HIV-1 Protease Inhibitors Incorporating Stereochemically Defined P2' Ligands To Optimize Hydrogen Bonding in the Substrate Envelope.Rusere, L.N., Lockbaum, G.J., Lee, S.K., Henes, M., Kosovrasti, K., Spielvogel, E., Nalivaika, E.A., Swanstrom, R., Yilmaz, N.K., Schiffer, C.A., Ali, A.
(2019) J Med Chem 62: 8062-8079
- PubMed: 31386368
- DOI: 10.1021/acs.jmedchem.9b00838
- Primary Citation of Related Structures:
6OXX, 6OXW, 6OXZ, 6OXY, 6OXP, 6OY1, 6OXO, 6OY0, 6OXR, 6OXQ
- PubMed Abstract:
A structure-guided design strategy was used to improve the resistance profile of HIV-1 protease inhibitors by optimizing hydrogen bonding and van der Waals interactions with the protease while staying within the substrate envelope. Stereoisomers of 4 ...
A structure-guided design strategy was used to improve the resistance profile of HIV-1 protease inhibitors by optimizing hydrogen bonding and van der Waals interactions with the protease while staying within the substrate envelope. Stereoisomers of 4-(1-hydroxyethyl)benzene and 4-(1,2-dihydroxyethyl)benzene moieties were explored as P2' ligands providing pairs of diastereoisomers epimeric at P2', which exhibited distinct potency profiles depending on the configuration of the hydroxyl group and size of the P1' group. While compounds with the 4-(1-hydroxyethyl)benzene P2' moiety maintained excellent antiviral potency against a panel of multidrug-resistant HIV-1 strains, analogues with the polar 4-(1,2-dihydroxyethyl)benzene moiety were less potent, and only the ( R )-epimer incorporating a larger 2-ethylbutyl P1' group showed improved potency. Crystal structures of protease-inhibitor complexes revealed strong hydrogen bonding interactions of both ( R )- and ( S )-stereoisomers of the hydroxyethyl group with Asp30'. Notably, the ( R )-dihydroxyethyl group was involved in a unique pattern of direct hydrogen bonding interactions with the backbone amides of Asp29' and Asp30'. The SAR data and analysis of crystal structures provide insights for optimizing these promising HIV-1 protease inhibitors.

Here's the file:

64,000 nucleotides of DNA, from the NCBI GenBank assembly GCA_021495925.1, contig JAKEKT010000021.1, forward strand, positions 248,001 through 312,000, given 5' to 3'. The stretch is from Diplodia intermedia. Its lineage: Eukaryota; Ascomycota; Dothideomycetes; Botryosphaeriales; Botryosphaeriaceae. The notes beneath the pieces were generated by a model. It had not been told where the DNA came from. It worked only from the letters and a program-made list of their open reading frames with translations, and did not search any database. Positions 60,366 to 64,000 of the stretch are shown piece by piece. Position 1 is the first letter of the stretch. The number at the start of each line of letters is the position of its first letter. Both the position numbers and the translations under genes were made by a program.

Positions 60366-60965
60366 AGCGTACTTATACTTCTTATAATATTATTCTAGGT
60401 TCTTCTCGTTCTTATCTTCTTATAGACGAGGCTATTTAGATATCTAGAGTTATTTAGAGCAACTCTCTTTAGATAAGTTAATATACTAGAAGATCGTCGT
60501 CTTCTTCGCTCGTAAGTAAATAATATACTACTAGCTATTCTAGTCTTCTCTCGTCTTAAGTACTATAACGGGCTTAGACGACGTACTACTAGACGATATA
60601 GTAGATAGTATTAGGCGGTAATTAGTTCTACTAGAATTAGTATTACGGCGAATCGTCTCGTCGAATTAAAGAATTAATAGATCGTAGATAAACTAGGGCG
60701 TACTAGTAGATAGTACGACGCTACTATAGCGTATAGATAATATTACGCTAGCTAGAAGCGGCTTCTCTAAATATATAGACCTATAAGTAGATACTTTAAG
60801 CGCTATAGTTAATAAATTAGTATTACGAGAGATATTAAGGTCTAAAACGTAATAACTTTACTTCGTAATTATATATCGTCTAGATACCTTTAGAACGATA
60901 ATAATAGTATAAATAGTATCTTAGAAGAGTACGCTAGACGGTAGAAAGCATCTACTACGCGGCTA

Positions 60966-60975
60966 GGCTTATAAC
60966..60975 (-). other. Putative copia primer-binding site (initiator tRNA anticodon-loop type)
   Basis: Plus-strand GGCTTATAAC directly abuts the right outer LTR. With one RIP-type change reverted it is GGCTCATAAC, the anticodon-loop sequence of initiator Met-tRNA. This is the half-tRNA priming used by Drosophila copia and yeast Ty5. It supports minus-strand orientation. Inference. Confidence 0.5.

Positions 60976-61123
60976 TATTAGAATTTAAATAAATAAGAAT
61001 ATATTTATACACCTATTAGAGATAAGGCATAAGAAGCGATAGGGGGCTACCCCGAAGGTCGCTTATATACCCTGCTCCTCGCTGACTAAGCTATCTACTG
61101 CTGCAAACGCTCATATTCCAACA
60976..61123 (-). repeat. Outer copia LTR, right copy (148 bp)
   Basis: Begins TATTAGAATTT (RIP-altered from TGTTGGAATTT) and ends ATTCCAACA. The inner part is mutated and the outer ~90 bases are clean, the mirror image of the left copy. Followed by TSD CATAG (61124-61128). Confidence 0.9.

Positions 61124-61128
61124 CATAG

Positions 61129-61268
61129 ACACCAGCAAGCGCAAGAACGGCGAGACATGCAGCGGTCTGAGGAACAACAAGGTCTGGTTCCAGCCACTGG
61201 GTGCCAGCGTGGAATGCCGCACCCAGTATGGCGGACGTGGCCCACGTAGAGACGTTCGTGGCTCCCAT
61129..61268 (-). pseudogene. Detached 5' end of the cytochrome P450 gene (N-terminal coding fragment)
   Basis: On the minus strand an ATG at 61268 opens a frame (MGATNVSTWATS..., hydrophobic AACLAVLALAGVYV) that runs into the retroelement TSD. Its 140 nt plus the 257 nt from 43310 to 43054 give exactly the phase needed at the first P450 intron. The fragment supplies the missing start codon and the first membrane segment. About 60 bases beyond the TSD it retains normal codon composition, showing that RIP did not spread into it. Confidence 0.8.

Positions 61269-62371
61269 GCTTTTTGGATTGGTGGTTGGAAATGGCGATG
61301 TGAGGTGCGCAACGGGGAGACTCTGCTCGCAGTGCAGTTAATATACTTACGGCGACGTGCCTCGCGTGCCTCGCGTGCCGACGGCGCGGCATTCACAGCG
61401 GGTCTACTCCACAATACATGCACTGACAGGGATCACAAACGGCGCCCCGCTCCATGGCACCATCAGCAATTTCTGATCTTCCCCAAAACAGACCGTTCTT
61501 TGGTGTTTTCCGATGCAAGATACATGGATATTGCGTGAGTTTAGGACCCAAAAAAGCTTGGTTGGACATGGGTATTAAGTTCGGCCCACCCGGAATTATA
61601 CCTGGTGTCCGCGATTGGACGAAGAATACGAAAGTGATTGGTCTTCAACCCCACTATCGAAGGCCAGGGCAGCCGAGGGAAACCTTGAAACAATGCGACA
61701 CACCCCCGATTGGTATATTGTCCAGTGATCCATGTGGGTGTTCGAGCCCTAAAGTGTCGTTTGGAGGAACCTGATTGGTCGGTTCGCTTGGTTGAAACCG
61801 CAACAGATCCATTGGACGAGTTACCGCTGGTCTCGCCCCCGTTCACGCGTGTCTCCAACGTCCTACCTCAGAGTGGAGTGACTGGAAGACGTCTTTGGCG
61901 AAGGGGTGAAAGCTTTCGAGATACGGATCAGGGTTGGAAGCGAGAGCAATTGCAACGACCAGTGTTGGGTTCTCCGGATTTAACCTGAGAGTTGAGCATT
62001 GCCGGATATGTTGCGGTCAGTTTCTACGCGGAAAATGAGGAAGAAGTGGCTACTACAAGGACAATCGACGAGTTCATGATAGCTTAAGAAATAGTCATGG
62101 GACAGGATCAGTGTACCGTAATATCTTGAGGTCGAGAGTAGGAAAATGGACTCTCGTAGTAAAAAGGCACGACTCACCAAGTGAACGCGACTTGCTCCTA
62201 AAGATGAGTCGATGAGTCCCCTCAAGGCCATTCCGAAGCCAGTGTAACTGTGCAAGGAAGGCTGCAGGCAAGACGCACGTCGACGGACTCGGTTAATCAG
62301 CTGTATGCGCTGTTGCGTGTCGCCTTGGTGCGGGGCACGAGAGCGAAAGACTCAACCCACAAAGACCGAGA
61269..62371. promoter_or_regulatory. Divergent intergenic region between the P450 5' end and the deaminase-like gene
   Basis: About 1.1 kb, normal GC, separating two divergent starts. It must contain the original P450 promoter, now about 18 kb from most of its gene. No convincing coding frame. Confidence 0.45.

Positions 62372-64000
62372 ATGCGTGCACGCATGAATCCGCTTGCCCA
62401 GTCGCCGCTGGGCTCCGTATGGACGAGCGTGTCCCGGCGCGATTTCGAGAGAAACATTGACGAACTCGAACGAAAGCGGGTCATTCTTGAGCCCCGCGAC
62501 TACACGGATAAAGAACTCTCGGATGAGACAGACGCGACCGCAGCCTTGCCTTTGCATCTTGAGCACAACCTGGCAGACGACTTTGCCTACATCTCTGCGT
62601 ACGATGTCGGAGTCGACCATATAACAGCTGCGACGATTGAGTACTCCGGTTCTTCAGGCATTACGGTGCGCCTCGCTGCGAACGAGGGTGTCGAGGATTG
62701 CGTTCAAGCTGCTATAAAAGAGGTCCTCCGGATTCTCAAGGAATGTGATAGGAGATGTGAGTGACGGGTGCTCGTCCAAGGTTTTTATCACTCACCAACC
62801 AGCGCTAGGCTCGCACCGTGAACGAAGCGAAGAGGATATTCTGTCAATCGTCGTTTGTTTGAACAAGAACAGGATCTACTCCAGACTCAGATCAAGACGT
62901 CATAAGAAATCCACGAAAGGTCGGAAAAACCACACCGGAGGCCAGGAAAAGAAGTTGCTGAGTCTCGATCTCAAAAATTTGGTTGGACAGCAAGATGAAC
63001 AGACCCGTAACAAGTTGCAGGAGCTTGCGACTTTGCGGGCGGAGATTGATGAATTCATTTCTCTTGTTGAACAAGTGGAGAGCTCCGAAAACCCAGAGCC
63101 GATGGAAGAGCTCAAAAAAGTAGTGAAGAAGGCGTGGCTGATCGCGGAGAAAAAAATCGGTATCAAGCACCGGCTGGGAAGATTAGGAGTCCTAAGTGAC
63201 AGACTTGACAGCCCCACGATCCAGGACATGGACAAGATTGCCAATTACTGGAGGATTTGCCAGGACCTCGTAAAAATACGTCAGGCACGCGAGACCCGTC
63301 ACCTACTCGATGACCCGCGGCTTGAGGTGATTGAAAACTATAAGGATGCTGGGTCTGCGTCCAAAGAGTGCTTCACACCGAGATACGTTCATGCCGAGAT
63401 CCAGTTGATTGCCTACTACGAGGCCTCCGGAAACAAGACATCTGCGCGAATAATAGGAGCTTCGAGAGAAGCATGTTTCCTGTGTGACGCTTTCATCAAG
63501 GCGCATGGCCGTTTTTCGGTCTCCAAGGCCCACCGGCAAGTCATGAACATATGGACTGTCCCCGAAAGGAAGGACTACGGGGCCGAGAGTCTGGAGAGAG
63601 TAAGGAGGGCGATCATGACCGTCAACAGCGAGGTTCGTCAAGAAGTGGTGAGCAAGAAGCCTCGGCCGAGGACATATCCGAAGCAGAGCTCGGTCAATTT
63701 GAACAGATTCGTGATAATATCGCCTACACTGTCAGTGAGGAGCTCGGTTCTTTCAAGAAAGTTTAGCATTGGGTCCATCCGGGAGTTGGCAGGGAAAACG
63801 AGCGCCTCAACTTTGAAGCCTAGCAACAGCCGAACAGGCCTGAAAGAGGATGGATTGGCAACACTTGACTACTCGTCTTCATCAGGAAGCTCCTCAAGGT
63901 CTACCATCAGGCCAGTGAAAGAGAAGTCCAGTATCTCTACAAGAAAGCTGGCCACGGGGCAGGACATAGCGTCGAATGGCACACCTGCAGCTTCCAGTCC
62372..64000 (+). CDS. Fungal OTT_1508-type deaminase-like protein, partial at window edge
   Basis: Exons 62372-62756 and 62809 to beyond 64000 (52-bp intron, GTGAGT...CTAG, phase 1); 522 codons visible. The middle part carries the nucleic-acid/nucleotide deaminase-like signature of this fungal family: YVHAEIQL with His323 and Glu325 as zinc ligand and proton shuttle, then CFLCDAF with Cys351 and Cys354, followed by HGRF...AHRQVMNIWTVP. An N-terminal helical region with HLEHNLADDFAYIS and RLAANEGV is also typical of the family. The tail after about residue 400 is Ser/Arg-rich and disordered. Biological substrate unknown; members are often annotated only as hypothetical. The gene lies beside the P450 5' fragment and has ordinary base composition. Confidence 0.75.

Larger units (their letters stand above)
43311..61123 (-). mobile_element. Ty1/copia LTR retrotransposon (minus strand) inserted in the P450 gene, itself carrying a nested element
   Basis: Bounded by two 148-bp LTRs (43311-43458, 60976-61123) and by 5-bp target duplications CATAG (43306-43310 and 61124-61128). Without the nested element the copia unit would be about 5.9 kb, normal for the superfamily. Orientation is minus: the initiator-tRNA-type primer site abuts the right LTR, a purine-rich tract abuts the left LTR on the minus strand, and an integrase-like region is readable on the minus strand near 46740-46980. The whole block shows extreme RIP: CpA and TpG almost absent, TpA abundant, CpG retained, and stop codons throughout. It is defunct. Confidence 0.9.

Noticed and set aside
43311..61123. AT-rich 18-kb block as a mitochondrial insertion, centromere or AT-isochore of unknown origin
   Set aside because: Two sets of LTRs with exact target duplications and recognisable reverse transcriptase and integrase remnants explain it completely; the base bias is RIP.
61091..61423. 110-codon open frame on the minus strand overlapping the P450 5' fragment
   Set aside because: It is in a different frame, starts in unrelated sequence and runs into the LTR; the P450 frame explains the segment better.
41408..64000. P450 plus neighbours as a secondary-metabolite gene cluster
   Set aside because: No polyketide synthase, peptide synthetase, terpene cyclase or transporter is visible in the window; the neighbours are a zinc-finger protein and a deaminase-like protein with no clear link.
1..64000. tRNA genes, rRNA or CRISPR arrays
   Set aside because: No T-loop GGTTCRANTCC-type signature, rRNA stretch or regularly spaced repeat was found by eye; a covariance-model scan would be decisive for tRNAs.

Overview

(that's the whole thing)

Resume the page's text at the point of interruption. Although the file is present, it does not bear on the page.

Department of Biochemistry and Molecular Pharmacology , University of Massachusetts Medical School , Worcester , Massachusetts 01605 , United States.